How Baba Helped to Compose “Shri Sadguru Sainath Sagunopasana”

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How Baba Helped to Compose “Shri Sadguru Sainath Sagunopasana”

Krishnashastri Jageshwar Bhishma was a resident of a village called Bori in the district of Nagpur. He lived on the income from his farms. After his second wife died he became restless. His relations and friends advised him to remarry but he declined. In the month of Shravan in 1908, on the night of Purnima he had a dream. He saw a person of dark complexion with tripundra mark on his forehead, sandal-wood paste mixed with saffron applied to his body and Puja offered at his feet. He gave Bhishma a newspaper. Bhishma enquired of him as to who he was. He did not reply but pointed to the newspaper on which “Sat-Chit-Anand” was printed in bold letters. He directed Bhishma to read.

Bhishma looked at the newspaper wherein he saw the words “Mantra va shikava” which means “chant mantra and learn”. Bhishma was intrigued and wanted to question the dark person, but both the person and the newspaper had vanished. Bhishma was mystified, but in the meantime he heard a knock at the door and he emerged out of his dream. He lost no time in recording this dream. Thereafter he thought long about his dream but was unable to unravel the mystery. After a few days a sadhu, a devotee of Ganesh, visited Bori. Bhishma narrated his dream to the sadhu who told him that “Sat- Chit-Anand Swami” was his guru, and gave him the mantra “Va Shikava”.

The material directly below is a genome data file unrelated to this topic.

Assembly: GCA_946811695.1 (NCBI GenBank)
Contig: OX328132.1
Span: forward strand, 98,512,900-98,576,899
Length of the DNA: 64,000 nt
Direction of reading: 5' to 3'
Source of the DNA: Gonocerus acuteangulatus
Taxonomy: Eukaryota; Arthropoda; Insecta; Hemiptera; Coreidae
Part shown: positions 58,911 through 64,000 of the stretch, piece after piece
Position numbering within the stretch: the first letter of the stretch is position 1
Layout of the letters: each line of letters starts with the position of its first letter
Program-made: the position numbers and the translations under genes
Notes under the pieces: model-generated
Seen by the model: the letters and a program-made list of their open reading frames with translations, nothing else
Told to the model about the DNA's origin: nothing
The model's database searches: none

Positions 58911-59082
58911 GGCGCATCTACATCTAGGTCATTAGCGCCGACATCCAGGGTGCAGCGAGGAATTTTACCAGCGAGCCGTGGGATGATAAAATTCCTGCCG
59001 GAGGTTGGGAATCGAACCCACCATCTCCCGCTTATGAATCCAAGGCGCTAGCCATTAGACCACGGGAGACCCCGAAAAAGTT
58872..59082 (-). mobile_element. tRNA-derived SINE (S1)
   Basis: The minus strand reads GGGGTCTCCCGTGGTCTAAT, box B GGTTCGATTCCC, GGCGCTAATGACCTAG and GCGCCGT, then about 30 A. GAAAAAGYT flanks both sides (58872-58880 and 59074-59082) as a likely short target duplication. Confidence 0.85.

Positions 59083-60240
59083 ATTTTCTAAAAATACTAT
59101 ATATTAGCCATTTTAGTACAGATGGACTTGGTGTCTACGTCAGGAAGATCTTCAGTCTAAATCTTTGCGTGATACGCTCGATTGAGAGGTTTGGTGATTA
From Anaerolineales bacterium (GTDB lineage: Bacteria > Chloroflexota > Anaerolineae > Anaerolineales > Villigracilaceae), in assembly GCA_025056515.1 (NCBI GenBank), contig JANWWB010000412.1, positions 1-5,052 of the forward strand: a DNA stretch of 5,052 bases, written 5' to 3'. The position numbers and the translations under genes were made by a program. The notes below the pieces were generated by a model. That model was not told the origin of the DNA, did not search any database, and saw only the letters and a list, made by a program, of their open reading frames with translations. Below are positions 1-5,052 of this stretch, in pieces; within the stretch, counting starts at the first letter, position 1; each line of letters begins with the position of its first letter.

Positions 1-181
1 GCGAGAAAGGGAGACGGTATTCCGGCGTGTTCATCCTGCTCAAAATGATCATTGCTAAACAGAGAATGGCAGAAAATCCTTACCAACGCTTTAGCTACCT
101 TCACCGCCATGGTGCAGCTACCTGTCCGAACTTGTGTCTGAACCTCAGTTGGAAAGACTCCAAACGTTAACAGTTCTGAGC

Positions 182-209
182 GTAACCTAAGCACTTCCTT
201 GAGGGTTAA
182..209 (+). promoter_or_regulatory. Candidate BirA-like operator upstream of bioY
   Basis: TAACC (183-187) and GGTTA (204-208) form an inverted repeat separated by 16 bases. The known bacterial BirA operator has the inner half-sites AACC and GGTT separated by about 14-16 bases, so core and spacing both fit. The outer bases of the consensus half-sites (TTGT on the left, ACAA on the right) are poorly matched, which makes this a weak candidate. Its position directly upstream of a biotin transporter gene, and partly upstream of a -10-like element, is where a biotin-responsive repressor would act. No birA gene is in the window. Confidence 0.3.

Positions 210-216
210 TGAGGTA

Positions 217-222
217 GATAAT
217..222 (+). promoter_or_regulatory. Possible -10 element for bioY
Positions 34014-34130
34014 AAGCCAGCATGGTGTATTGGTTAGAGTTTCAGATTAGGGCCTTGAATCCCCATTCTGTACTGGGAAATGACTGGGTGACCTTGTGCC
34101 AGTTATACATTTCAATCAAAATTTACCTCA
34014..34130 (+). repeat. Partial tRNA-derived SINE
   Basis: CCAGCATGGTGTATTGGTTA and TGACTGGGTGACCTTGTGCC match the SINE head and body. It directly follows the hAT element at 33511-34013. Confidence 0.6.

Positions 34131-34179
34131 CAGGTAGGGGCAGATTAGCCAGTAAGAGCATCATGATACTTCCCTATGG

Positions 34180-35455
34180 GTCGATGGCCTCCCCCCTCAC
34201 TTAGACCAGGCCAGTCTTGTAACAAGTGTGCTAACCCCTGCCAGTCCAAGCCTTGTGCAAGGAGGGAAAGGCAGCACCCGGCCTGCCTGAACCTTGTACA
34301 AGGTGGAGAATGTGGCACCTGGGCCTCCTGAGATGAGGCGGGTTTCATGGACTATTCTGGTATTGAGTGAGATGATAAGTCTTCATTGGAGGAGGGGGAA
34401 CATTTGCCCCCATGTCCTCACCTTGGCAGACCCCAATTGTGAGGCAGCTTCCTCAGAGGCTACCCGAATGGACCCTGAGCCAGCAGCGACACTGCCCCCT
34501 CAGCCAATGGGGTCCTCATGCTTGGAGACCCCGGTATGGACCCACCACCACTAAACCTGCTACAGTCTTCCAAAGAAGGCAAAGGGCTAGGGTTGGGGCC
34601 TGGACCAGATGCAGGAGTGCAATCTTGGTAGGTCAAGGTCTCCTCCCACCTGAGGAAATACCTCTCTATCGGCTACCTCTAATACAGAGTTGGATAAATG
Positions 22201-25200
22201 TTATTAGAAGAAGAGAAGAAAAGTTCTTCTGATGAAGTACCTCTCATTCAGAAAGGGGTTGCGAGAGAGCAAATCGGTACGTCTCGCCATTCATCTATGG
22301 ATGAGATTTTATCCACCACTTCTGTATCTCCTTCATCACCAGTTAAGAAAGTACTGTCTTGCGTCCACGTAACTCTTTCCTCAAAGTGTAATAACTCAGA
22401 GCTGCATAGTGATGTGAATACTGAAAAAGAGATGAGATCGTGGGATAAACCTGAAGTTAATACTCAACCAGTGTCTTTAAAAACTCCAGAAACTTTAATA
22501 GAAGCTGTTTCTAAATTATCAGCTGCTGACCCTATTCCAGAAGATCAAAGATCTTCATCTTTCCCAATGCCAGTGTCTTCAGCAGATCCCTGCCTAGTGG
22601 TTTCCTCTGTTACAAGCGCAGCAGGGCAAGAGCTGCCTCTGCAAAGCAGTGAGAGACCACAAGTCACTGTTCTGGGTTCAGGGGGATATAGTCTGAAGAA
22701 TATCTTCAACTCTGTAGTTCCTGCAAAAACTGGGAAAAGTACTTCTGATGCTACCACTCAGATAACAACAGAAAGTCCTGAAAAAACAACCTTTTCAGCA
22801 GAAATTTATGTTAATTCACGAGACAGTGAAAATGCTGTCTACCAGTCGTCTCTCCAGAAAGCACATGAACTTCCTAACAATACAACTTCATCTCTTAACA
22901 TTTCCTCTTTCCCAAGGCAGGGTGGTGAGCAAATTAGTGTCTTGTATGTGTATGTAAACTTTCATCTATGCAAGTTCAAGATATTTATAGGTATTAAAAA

After sometime Bhishma happened to visit Amraoti where Dadasaheb Khaparde asked him whether he would like to accompany him to Shirdi. He agreed and in the company of Khaparde arrived in Shirdi. There is a mention of Bhishma in Khaparde’s Diary pertaining to his second and long stay at Shirdi beginning from 6th December 1911.

As soon as Bhishma went to the Musjid for Sai Baba’s darshan, Sai Baba with folded hands exclaimed “Jaya Sat-Chit-Anand”. Bhishma was perplexed. He wondered whether the sadhu of his dream was Sai Baba. However, the sadhu of his dream was a Vaishnavite while Sai Baba appeared to be a Muslim! Yet, why Sai Baba uttered Sat-Chit-Anand? All Brahmin devotees of Sai Baba took tirtha but Bhishma did not. Sai Baba used to smoke the chillim and often invited others to have a puff but excluded Bhishma in the beginning. Once while Sai Baba was narrating a story, a devotee got the chillim ready and gave it to Sai Baba. Sai Baba held it out to Bhishma and directed him to smoke after merely touching the chillim to his mouth. Bhishma had a puff and returned it to Sai Baba. Sai Baba accepted it and remarked, “I roam everywhere, my friend – Bombay, Pune, Satara, Nagpur; all those towns are filled with the presence of Rama”. Then he suddenly said to Bhishma, “You eat laddus alone by yourself without offering anything to me. At least now give me five laddus”. It is well known that Sai Baba asked for dakshina from every devotee and spent the amount collected for charitable purposes.

Sai Baba’s remark had a strange effect on Bhishma. The distinction between the Vaishnav sadhu of his dream and Sai Baba disappeared. He knowingly asked the sevak for Sai Baba’s tirtha and placed his head on Sai Baba’s feet. Sai Baba put his palm on Bhishma’s head for two full minutes. Bhishma went into ecstasy. How could he describe the state of his mind except by saying like Devnath in his famous composition “Gurukrupayka uhnjuna paya mera main janu”. “The Guru’s Grace I have received I know it for myself”.